This church was built by local Hudson Valley architect William van Benschoten. According to The New York Times, van Benschoten died on April 1, 1968 so this church precedes that date, although it is unclear by how long. The architect consulted for the New York Episcopal Diocese and has at least one other extant church to his credit, as well as several modern houses in the region. Christ the King is one of his most contemporary and spartan designs, with no exterior decoration of note.
I was saddened to hear that New York-based architect Jordan Gruzen died in January 2015. Gruzen’s work as part of the partnership of Kelly & Gruzen informed much of my interest in mid-century and modern architecture in the New York region. Their work is the epitome of what I was looking at when starting Mid-Century Mundane, the interesting and engaging modern architecture that contributes to our streetscapes and cities but is generally less well-known.
This site featured just a few of Kelly & Gruzen’s designs and the Queens Modern website will feature at least one award-winning synagogue in the Rockaways. I’ve noted that several of their designs are credited to George Shimamoto of both Kelly & Gruzen and the later Gruzen Partnership. I hope someone does a feature on him. There is quite a bit more of their work out there and I hope to bring it to you soon! Until then, check out some of our past features on Kelly & Gruzen:
High School of Graphic Communication Arts
The Japan Society (as the Gruzen Partnership)
Junior High School 22
The New York Buddhist Church
The history of this building is definitely more interesting than the exterior design. This was built in the late 1960s (cornerstone 1966) for Congregation Mt. Sinai. They had purchased the former Odd Fellows Hall next door at 301-309 Schermerhorn Street and added this annex. They stayed until the 1980s and the Odd Fellows Hall is now a Hare Krishna Temple, while the annex seems largely abandoned. The Brownstoner blog has a good history on the larger building in its Building of the Day column.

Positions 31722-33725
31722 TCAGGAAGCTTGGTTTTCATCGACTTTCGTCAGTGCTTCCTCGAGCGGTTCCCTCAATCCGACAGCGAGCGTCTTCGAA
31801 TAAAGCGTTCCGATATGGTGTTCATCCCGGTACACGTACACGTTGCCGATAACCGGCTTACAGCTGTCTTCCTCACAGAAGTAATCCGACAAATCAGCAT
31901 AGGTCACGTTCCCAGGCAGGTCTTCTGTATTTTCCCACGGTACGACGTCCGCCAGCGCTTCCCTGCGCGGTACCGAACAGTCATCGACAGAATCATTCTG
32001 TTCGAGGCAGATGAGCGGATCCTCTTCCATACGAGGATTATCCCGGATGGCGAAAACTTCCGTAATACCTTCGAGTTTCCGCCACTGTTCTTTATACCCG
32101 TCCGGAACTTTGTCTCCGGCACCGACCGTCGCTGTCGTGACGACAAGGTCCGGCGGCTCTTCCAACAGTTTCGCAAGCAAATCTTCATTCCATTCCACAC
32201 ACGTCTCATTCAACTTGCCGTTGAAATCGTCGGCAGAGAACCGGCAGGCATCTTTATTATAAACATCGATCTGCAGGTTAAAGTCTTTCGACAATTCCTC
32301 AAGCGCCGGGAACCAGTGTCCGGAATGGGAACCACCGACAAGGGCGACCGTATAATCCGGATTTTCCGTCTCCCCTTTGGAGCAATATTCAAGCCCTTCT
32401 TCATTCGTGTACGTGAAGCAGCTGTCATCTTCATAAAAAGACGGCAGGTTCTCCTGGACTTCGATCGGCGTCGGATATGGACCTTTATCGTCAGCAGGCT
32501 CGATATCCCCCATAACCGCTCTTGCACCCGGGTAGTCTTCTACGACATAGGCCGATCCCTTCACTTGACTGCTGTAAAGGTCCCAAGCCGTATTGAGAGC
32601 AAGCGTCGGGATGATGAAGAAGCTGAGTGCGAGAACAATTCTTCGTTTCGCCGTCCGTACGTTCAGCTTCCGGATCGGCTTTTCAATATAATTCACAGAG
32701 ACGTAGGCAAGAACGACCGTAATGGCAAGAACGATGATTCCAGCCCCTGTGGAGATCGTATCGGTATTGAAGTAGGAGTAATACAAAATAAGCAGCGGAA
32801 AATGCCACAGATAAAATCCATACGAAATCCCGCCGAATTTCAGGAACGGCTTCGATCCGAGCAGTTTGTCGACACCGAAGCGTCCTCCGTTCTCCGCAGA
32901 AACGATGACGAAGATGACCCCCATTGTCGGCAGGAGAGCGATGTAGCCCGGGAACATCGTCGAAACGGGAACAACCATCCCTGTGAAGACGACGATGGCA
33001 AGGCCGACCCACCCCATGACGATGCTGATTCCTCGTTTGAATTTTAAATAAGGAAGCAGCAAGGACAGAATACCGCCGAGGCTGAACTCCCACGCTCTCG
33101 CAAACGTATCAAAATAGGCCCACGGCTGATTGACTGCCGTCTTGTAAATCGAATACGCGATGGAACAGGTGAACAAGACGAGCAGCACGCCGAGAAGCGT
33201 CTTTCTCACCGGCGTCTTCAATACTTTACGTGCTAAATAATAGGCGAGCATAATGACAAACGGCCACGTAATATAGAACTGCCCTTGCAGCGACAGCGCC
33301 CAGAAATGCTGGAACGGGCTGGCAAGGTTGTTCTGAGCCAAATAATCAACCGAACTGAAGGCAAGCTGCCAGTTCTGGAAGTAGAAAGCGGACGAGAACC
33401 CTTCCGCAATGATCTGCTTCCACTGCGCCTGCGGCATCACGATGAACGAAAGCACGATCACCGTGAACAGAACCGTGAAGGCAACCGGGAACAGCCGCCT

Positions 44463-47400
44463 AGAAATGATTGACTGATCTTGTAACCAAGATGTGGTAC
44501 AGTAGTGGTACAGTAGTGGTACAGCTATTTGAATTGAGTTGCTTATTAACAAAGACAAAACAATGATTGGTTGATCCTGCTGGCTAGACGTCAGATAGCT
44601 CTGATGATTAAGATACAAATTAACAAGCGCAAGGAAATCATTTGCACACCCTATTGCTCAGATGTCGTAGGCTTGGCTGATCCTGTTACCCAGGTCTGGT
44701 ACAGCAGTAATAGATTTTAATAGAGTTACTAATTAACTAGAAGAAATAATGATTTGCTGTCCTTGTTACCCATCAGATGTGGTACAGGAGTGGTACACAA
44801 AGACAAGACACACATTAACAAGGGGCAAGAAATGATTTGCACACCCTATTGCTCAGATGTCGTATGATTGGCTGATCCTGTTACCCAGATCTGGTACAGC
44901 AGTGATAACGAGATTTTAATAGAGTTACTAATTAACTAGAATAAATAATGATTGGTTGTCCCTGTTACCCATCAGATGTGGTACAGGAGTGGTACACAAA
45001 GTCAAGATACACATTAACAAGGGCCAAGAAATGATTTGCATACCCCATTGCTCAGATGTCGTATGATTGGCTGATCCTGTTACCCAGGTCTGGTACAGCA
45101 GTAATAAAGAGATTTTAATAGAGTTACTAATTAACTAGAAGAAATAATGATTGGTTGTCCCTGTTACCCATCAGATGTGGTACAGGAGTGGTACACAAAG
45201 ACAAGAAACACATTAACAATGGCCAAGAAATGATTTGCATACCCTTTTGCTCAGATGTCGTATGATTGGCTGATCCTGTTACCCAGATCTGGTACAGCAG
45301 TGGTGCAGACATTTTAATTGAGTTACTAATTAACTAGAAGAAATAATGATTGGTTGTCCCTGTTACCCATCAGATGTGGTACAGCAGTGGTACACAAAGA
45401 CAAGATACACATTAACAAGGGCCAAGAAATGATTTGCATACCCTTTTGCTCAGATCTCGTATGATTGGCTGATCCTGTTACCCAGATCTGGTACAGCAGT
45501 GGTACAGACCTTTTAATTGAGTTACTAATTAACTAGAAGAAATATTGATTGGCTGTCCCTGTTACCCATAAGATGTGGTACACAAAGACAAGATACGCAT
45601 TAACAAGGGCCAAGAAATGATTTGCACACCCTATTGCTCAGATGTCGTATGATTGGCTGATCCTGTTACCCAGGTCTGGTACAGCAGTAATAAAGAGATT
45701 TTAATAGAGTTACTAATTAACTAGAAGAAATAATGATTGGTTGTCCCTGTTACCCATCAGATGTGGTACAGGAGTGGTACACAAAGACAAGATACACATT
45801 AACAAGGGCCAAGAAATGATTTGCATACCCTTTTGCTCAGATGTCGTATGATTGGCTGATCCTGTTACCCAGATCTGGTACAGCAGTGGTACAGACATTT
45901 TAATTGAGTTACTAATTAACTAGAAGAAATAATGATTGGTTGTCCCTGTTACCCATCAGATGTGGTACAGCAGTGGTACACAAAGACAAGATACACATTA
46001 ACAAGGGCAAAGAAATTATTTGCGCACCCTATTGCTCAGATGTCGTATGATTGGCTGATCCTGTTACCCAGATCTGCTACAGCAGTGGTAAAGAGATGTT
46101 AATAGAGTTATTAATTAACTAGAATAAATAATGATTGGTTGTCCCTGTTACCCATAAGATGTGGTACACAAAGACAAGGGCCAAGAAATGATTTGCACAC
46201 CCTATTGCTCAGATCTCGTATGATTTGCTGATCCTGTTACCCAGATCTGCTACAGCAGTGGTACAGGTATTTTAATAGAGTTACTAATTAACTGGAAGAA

The annex is the simplest of buildings with brick face interspersed with what look to be flat columns of concrete or perhaps badly weathered limestone. The front steps are faced in slate. Peering through the front doors, the entry foyer has a window or door on the other side that looks out into a small courtyard space. According to a listing in The New York Times (13 Oct. 1956) the architect may have been Samuel Juster, a minor regional architect with his own Wikipedia page. This seems likely as among his other building are community buildings for Shaare Torah in Brooklyn, at least one of which shares the same restrained design of brick with concrete details. Since both buildings on Schermerhorn are being marketed as a development site and given the changes happening on all sides along this stretch in downtown Brooklyn, these buildings will be gone soon.
Image of stained glass at ground level on the Off Fellows Building, most likely added around the same time as the annex was built.
Hello Mid-Century Mundane fans,
I’m pleased to announce that Queens Modern is here! This new project is a natural progression of my interest in “everyday” mid-century architecture and focuses on a specific group of buildings for a more in-depth examination of the genre.
In 2014, I started the Queens Modern project to explore modern and mid-century architecture in Queens, NY. The subject is viewed through the lens of the Queens Chamber of Commerce’s Building Awards program. From 1948-1970, the Chamber honored nearly 400 buildings of all types across the borough. The Queens Modern website features 150 of these award-winning projects, and will eventually include all award-winners from this time period as well as dozens of other Queens buildings of the era.
Visit the Queens Modern website (queensmodern.com) now to learn more!
I will still be posting regularly on Mid-Century Mundane including some cross-posts with Queens Modern, so stayed tuned for more.
Queens Modern is made possible by the New York State Council on the Arts with the support of Governor Andrew Cuomo and the New York State Legislature. Special thanks to the Queens Chamber of Commerce for their support of Queens Modern.